The cunning and elusive scribe
The tale of "The Shipwrecked Sailor" ends with a note that it was copied down by the scribe "of cunning fingers, Ameni-amenaa". This could be a little boasting by Mr. Ameni, who seemingly goes over the top with the exclamation that follows: "may he live in life, wealth, and health!" This latter, however, is a standard phrase used for any respectable person at the time.
But this Ameni-amenaa is really part of the narrative itself. In some translations of the story, the Pharaoh is taken with the sailor's tale of having been stranded on a magical island with a talking serpent and orders his scribe to record it for posterity. In any case it hardly seems like an historical account recorded by a disinterested scribe.
It is possible though the story may have been first created by a scribe or artist in the royal court. Despite its simplicity, it reveals the narrative skill and ironical touch of a practised storyteller.
Other works preserved from ancient Egypt that have survived tend to be dull hymns, laments, prayers, creation myths and teachings—lists of advice from fathers to sons, that sort of thing. (My favourite such advice is not to try cutting off the head of a goose that already has its head cut off.)
It has been conjectured that the story, with the list of perfumes and spices that the sailor brings back from the serpent, is meant to celebrate the opening of trade ties with another state at the time, which would indicate the author was indeed politically connected. This other state was in the mysterious Land of Punt—"mysterious" because we aren't sure today exactly where it was. To the Egyptians then it was an exotic land of plenty and today's scholars place it anywhere from south of Egypt on the Red Sea or ocean coast to east of Egypt in Arabian domains.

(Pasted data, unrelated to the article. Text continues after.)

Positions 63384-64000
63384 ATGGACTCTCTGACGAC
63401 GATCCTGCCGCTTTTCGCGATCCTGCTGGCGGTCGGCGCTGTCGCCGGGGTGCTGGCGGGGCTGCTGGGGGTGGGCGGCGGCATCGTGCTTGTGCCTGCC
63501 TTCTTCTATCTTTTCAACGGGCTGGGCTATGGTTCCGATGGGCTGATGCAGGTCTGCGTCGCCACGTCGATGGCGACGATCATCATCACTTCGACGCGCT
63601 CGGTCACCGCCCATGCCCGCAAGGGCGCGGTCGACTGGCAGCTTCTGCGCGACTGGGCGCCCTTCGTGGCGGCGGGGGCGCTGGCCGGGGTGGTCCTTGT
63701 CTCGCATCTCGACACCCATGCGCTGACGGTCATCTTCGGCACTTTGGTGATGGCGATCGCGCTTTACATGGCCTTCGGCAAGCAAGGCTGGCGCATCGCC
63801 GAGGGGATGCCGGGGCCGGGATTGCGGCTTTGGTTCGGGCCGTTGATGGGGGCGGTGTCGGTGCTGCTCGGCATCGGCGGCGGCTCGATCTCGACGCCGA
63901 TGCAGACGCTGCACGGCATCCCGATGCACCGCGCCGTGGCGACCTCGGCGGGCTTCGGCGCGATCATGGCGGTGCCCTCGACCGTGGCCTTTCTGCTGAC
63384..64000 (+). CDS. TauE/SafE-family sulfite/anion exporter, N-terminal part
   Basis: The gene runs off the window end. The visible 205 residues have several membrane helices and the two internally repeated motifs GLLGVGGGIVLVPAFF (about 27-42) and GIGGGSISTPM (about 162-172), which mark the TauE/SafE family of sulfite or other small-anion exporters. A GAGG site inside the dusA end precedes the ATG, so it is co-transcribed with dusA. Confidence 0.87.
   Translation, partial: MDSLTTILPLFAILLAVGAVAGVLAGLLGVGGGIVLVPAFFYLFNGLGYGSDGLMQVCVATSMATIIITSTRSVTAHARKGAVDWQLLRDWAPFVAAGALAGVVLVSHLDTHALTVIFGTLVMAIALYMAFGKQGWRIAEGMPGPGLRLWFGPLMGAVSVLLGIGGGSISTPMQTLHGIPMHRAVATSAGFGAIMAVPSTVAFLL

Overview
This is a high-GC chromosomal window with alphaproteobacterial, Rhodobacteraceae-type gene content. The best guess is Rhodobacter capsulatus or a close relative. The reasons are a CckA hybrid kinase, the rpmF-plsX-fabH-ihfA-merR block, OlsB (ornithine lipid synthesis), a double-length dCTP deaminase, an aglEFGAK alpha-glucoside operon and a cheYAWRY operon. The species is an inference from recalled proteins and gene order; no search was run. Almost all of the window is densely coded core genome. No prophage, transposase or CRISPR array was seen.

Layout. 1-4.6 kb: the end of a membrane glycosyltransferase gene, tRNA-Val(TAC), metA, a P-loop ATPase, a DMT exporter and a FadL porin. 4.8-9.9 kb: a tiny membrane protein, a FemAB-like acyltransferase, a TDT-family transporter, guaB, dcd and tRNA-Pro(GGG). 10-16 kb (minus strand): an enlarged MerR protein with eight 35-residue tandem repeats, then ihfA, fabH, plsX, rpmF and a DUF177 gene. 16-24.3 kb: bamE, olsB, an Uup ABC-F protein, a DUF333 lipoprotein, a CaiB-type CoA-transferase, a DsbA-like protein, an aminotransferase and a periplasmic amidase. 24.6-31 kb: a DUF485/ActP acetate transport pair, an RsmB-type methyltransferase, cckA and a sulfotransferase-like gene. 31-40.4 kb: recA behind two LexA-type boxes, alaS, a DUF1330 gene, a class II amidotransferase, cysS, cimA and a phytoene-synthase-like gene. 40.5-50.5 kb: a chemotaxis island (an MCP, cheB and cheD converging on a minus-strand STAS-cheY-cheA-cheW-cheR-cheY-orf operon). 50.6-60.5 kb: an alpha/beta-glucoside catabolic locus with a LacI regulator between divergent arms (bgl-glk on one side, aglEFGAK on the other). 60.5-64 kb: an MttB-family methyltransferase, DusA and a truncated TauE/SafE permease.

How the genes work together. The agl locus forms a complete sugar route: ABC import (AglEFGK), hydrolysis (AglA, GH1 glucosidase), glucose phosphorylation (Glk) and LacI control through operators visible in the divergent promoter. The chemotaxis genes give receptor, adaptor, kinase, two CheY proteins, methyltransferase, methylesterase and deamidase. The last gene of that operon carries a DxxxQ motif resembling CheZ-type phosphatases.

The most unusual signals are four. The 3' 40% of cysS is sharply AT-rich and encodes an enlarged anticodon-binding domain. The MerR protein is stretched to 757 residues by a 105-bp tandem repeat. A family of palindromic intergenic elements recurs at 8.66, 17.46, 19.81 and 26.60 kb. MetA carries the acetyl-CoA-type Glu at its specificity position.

Another interpretation of the shipwreck tale however gives religious significance to the serpent, as a representation of a god, and makes the sailor's adventure a spiritual quest, implying a different motivation for the tale's composition.
The sole papyrus scroll that records "The Shipwrecked Sailor" was only discovered about a century ago. It has been dated back to the middle of Egypt's Twelfth Dynasty (1991-1782 BCE), though most think it was written in the early part of the dynasty.
Some translations name the Pharaoh of the story as one who ruled in 2000 BCE, but we cannot be certain this is part of the original story. It may have been passed down from an earlier time, as long ago as 2200 BCE according to some researchers.